The PIE: What sort of breakdown in nationalities are your students?
MS: Our students come from 180 countries around the world. There are a few exceptions that the US government doesn’t allow us to serve like South Sudan or Iraq – there are five countries we can’t lend to.
The biggest nationalities would be India, China, Nigeria, South Korea, Brazil, Mexico, Peru, Columbia. Latin America is a big part of the business. Asia as a whole is about half of our business. And South-East Asia is growing.
The PIE: You’ve got funding from Goldman Sachs. How important is it to get some big names involved in the business?
MS: There’s two things here that matter. One is we’re growing really quickly and helping more and more students. We’re deploying the $100 million from an impact investor on the US West Coast in November quickly and wisely. We’re supplementing that with $100 million from Goldman. And that’s enabling us to help even more international students come to the US and Canada.
As an online fintech lender, it’s important for us to have the support of a big entity. Students do their research. When you’re a 22 year old, based in Hyderabad, you may never have heard of MPOWER.
So even though we have a far superior product [to local in-country banks], we’re not necessarily right there next to these students when they make the decision. It’s important for us to be there at least virtually. I think Goldman Sachs helped us with that credibility.
The PIE: Do universities recommend your services to students?
MS: [Universities] usually want to stay at an arm’s length from lenders. But, a lot of them analyse our product and realise that we’re really filling a huge gap that they have no solution for typically at their school. We finance international students, DACA students, and there is zero solution for either of those populations today in the US and Canada.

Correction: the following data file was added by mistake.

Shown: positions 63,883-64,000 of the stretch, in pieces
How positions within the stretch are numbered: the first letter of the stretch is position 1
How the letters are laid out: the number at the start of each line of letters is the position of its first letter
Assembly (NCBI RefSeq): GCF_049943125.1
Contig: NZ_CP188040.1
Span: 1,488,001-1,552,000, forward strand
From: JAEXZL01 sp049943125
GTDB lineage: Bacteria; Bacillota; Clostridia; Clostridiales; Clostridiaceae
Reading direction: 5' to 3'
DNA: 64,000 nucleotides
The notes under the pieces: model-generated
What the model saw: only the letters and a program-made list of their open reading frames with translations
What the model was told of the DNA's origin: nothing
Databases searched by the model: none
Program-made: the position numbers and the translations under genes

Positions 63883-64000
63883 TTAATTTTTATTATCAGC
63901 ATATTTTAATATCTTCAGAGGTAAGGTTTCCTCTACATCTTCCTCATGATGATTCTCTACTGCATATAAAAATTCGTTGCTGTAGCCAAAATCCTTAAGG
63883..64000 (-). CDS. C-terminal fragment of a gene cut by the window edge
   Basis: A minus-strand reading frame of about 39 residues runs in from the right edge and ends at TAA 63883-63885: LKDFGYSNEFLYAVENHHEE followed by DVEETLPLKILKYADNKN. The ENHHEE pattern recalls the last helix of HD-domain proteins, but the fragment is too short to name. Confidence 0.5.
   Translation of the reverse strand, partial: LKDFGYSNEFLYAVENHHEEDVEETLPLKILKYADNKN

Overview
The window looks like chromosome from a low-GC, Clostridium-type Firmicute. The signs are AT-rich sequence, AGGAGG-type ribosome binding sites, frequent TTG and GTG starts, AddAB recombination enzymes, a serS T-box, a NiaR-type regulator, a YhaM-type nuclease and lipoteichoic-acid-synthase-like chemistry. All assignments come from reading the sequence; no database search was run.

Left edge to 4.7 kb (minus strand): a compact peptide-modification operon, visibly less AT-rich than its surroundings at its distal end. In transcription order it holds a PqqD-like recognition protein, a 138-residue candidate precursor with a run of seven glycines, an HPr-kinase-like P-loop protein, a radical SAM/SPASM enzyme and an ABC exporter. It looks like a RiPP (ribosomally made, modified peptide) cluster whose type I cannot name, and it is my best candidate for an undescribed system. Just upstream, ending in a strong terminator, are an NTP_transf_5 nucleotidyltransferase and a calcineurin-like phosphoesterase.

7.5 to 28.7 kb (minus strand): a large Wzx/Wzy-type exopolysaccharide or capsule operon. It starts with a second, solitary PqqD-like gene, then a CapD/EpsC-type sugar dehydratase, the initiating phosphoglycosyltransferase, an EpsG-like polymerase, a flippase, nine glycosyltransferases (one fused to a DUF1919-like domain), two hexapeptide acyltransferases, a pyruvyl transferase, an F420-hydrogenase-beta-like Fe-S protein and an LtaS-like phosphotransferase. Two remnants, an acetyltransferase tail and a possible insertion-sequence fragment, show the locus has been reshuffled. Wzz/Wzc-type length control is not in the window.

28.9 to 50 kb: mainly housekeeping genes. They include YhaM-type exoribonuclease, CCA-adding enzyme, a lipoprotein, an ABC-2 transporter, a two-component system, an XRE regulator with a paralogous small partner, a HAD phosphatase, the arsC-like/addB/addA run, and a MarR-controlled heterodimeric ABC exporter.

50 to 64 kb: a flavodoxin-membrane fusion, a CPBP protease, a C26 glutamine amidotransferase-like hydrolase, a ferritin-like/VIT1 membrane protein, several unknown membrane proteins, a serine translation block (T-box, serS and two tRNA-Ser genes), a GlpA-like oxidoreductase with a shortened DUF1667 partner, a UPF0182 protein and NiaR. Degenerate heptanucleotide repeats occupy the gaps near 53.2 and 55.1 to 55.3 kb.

They also realise they desperately need these students. The untold secret about higher education in the US is international students really help subsidise a lot of the cost of the university. Some of them won’t be able to run without international students coming in and paying tuition. And so they need international students just as much as international students need their education.
They list us as a preferred lender on their site and make students aware that we exist. Oftentimes they’ll get a really brilliant student coming into their office in despair at the fact that they’re doing well academically, but unfortunately, they need an extra $10,000, $20,000 or $30,000 in order to graduate. And this is when really we’re at our best in order to help them quickly and in an efficient way.
The PIE: You’ve already mentioned the social impact of EMPOWER, but can you talk about the scholarships you offer?
MS: It’s very important for us to enable students of all backgrounds to study. That’s very much the mission of the company. We don’t care at the core about how much wealth mum and dad have or don’t have, what we care is about the students and their future potential.
We focus on populations that are typically left behind – women in STEM, Latin American students, students from Africa. So there are different themes for the scholarships that we offer and we hope that as we go we can offer more and more.
“It’s very important for us to enable students of all backgrounds to study”
Whether at the undergraduate level or the graduate level sometimes they have surprises about the cost of living in North America– they realise that they have an extra financial need for housing meals health insurance and so on. We are actually one of the fastest players on the market in terms of being able to approve the loan and disperse the funds and make sure that students can actually focus on their studies.
The scholarships and the upcoming deadlines are available on MPOWER’s website.